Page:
When I was growing up (yes, I've grown up), my brother would show me the yearbook and then ask which girl I "liked," offering any one of three bad choices. I know, everybody is beautiful in their own way. When you've got whatever number of bad choices, you're best off with none-of-the-above.
It's a good thing to agree that something is bad that is bad. I like reading articles that do a good job of exposing bad things. They're helpful. Dan Phillips has written some of these about a particular kind of continuationism, especially focusing on the continuationist contradiction to the sufficiency of Scripture and preference for ongoing special revelation.
The headline of one of Phillips' articles reads: "What we confess as our sufficient, complete Bible: what's missing?" The addition to Scripture that occurs with the continuationists Phillips targets is bad. Scripture was complete. We shouldn't add anything. We should just trust the completion, the sufficiency. Right? If you're given the choice of that alteration of Scripture, you don't take it. You trust God instead. The very bad thing that Phillips smacks, I have also pounded as it applies to independent Baptist revivalists---it's always bad---no matter who it is that believes it.
Phillips would argue, as would I, that the canon is closed. We should keep it closed. Opening it is bad. God closed it. What God has brought together, let no man put asunder, so to speak.
Enter textual criticism and modern versions. Evangelical cessationists fiddle with Scripture. They play with the closed canon, rearranging the furniture, repainting a wall, putting in a different oven. Does the Holy Spirit make these decisions to alter a settled text? No. On a given Sunday, a pastor decides for the congregation what Scripture is. So the Bible becomes gumby in his hands. Phillips would have no problem with this. He thinks you're stupid of you don't. Why? Well, you just are!! And don't argue with me, because you're just stupid if you do! How do I know this is Phillips' kind of reaction. I've read it, and here is an example:
Anytime I’m tempted to think that professed Bible-believing Christianity in America is in good shape — which, actually, is never — all I have to do is remind myself that there are still snake-handlers, and there are still people who would doggedly argue with the title of this post.
The post was an argument for shucking the King James for a modern version in your church. Phillips' statement was essentially directed toward me. By the way, they talk like this, so disrespectfully and mean, because that's the best they got---they don't have anything else than scoffing. Ironically, the kind of mocking that Phillips would reserve for this, his continuationist targets would aim at him.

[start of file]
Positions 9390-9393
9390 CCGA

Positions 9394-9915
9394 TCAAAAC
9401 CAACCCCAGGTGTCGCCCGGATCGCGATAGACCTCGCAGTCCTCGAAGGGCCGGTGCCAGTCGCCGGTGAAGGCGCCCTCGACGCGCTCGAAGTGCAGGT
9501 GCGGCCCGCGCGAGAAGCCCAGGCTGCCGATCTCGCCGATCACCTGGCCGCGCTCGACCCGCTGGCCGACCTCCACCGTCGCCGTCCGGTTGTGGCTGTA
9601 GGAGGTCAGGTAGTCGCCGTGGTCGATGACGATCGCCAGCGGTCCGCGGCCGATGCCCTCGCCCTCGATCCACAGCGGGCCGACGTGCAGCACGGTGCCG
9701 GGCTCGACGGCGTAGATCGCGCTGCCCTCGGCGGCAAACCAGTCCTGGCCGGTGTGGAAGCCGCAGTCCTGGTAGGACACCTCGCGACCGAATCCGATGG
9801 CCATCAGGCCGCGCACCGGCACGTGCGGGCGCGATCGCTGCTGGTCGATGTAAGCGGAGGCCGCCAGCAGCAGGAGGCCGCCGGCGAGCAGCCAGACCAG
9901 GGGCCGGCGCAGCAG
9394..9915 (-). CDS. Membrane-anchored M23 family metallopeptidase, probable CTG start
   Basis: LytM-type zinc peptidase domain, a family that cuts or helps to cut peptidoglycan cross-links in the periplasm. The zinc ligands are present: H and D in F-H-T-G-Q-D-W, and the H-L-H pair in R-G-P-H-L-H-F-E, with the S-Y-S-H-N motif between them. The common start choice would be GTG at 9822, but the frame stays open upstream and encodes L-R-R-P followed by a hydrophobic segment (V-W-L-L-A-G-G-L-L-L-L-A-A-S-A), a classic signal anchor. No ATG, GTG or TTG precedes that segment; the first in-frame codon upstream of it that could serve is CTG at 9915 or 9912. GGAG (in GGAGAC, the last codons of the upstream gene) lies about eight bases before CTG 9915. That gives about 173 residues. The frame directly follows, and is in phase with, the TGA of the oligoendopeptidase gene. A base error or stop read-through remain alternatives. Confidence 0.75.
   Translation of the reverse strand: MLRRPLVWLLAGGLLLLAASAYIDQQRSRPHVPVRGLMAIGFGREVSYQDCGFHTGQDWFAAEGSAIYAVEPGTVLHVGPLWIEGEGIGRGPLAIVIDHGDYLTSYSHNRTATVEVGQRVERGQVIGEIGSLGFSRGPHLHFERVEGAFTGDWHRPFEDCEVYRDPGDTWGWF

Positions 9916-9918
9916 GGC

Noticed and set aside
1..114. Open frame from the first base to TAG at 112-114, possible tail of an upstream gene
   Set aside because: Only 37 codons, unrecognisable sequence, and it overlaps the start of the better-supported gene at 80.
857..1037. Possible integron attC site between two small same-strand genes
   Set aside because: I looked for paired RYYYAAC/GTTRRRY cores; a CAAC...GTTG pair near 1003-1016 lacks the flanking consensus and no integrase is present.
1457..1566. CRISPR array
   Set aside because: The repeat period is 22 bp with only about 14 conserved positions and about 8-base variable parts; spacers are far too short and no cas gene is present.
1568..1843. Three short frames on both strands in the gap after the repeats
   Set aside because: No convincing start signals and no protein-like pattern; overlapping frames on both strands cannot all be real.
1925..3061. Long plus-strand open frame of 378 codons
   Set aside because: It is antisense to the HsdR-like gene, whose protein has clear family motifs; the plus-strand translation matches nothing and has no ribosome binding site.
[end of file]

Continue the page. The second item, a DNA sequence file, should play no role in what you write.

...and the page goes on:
Historial bibliology treats the text, the very Words, of Scripture as settled. It wasn't just the books that were canonized. The Words were. You can't add or take away from a text that isn't settled. And adding and taking away have become the norm of the eclectic text folk.
Phillips is presented with the two bad choices and rather than rejecting both of them, and really for the same reasons, he chooses one (falling in right into my brother's trap). He does. Both choices have a lot in common.
1. They add or take away from Scripture.
2. They contradict historical biblical bibliology.
3. They are subjective.
4. They change doctrine.
5. They take the Bible into your own hands.
6. They don't have a biblical basis for them.
7. They both end with different words of a text received by the churches.
8. They both ignore centuries of the church.
To be absolutely clear, I'm talking about the original text of Scripture, the Hebrew, Greek, and Aramaic. Phillips is fine with his "scholarly" tweaks of textual criticism, which really amount to at least 7% of the New Testament by itself, but he isn't OK with what he sees as emotional ones of these continuationists God continues "speaking to." Instead of listening to an Elmer Gantry like figure slabber out something he's heard from above, we get a Mr. Chips like character asservate his best guesses. Both of them harm the biblical doctrine of the Bible. Both of them are bad choices. Neither of them should be taken.
I mentioned bad choices. Let's talk about another one soon.